Electric Car Prices to Match Conventional Cars by 2031, IEA Predicts

The IEA forecasts electric car prices to match conventional cars by 2024, with 1 in 5 cars globally expected to be battery-powered, driven by strong demand in China. Affordability and charging infrastructure remain key challenges.

author-image
Aqsa Younas Rana
Updated On
New Update
Electric Car Prices to Match Conventional Cars by 2031, IEA Predicts

Electric Car Prices to Match Conventional Cars by 2031, IEA Predicts

The International Energy Agency (IEA) forecasts that electric car prices will match those of conventional cars within the next seven years, with one in five cars sold globally in 2024 expected to be battery-powered. The IEA's Global EV Outlook report projects that global electric vehicle (EV) sales will rise by more than 20% to reach 17 million this year, driven by strong demand in China.

China is leading the charge in EV adoption, with electric car sales projected to rise to about 10 million in 2024, accounting for roughly 45% of all car sales in the country. The United States and Europe are also seeing significant growth, with electric cars expected to represent one in nine cars sold in the US and one in four in Europe this year.

The IEA attributes the rapid growth of the EV market to increased investment in battery manufacturing and production capacity, as well as ongoing policy support and falling car and battery prices. The agency predicts that by 2035, half of all cars sold globally will be electric under current policies, and this could rise to two-thirds if nations fulfill their energy and climate commitments.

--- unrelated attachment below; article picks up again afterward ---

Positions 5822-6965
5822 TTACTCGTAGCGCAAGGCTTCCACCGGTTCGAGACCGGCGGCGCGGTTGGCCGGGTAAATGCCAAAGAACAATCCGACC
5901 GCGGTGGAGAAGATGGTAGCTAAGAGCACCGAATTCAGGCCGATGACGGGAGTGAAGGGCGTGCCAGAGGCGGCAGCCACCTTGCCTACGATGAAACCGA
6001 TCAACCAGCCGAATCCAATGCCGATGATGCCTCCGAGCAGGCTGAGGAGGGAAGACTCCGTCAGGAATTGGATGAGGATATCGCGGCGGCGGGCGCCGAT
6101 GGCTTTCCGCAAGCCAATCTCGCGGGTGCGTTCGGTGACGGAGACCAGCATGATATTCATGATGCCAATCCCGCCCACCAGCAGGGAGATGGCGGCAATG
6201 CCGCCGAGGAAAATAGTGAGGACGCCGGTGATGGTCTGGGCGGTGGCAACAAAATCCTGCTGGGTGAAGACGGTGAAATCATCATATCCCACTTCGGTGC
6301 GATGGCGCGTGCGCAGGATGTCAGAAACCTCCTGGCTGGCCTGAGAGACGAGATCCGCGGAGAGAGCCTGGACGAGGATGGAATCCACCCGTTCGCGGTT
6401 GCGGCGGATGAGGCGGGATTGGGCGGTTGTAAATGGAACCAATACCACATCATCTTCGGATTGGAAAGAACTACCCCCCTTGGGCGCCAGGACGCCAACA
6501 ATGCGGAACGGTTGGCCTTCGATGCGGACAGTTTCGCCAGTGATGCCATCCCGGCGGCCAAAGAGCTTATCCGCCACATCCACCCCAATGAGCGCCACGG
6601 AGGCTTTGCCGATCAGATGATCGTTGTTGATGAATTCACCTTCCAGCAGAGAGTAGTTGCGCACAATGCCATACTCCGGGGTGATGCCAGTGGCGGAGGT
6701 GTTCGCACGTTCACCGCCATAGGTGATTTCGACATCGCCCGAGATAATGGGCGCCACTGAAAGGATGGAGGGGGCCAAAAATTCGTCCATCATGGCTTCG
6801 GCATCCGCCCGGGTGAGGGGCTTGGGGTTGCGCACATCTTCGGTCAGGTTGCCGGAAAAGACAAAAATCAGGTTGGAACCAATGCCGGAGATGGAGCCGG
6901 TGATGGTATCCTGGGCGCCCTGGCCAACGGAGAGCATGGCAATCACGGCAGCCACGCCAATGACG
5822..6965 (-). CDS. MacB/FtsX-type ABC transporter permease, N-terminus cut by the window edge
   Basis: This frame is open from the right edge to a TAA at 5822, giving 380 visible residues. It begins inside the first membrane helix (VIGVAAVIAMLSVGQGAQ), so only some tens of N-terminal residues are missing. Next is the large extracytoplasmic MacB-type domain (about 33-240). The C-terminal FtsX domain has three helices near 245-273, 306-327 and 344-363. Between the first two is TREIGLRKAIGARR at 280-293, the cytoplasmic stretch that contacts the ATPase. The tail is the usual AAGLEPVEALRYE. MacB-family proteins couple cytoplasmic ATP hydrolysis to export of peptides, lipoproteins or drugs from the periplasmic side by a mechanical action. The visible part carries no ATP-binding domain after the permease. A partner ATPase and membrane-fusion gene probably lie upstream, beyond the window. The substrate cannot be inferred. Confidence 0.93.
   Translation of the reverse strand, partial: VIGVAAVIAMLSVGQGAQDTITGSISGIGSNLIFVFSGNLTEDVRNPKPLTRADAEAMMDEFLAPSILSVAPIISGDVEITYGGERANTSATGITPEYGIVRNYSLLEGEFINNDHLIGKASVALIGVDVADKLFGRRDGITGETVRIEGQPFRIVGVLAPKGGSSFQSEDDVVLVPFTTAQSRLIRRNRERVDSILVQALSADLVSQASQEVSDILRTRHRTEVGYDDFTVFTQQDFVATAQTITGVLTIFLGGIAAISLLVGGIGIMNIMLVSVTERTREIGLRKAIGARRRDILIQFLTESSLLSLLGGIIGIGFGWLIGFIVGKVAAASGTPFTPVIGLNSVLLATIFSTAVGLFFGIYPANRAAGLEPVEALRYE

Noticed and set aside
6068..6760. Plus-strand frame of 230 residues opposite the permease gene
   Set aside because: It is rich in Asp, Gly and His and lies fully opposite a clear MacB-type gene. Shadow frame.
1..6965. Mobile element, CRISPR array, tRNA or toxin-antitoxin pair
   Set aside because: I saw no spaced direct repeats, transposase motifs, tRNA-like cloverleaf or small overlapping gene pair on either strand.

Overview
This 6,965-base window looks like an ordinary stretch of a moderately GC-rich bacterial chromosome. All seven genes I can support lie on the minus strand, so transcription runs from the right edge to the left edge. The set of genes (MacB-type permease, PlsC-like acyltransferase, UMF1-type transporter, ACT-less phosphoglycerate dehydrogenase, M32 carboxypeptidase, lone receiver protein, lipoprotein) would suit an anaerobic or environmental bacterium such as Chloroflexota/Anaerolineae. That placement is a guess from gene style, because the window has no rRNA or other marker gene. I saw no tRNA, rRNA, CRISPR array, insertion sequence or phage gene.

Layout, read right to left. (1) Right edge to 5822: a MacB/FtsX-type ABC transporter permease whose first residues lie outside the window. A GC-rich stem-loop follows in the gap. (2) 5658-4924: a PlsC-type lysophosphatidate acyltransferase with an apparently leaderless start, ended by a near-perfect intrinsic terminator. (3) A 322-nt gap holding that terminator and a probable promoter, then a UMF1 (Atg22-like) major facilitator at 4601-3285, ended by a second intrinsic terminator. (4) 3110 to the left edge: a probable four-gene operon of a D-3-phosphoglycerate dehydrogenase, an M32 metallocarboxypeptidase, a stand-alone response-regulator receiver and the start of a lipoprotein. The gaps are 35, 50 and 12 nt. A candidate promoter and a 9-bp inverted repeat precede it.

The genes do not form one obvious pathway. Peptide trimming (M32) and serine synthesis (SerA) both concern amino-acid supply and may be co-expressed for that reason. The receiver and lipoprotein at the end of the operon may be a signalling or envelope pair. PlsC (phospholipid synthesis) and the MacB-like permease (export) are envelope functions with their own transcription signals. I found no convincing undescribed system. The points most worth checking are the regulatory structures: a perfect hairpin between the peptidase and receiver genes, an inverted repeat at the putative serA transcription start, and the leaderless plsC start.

Why this matters: The widespread adoption of electric vehicles has significant implications for the global fight against climate change and the transition to a more sustainable energy future. As EV prices become more competitive with conventional cars, it will accelerate the shift away from fossil fuels in the transportation sector, reducing greenhouse gas emissions and air pollution.

Despite the positive outlook, the IEA notes that affordability and charging infrastructure remain key challenges for the sector's growth. While electric cars are generally becoming cheaper as battery prices drop and competition intensifies, they are still less affordable than traditional vehicles in Europe and the United States. Meeting the growing demand for charging infrastructure will also pose a significant challenge, with charging networks needing to grow six-fold by 2035.

Fatih Birol, the IEA's executive director, stated that " global EV revolution appears to be gearing up for a new phase of growth, with the wave of investment in battery manufacturing suggesting the EV supply chain is advancing to meet automakers' ambitious plans for expansion." The IEA's report highlights the critical role that government policies, technological advancements, and market forces will play in shaping the future of the electric vehicle industry and the transition to cleaner transportation.

Key Takeaways

  • EV prices to match conventional cars within 7 years, 1 in 5 cars sold globally to be EVs by 2024.
  • China leads EV adoption, with 10 million EVs projected in 2024, 45% of total car sales.
  • EVs to represent 1 in 9 cars sold in US, 1 in 4 in Europe in 2024.
  • EV adoption driven by battery manufacturing, policy support, and falling car and battery prices.
  • Affordability and charging infrastructure remain key challenges for EV sector growth.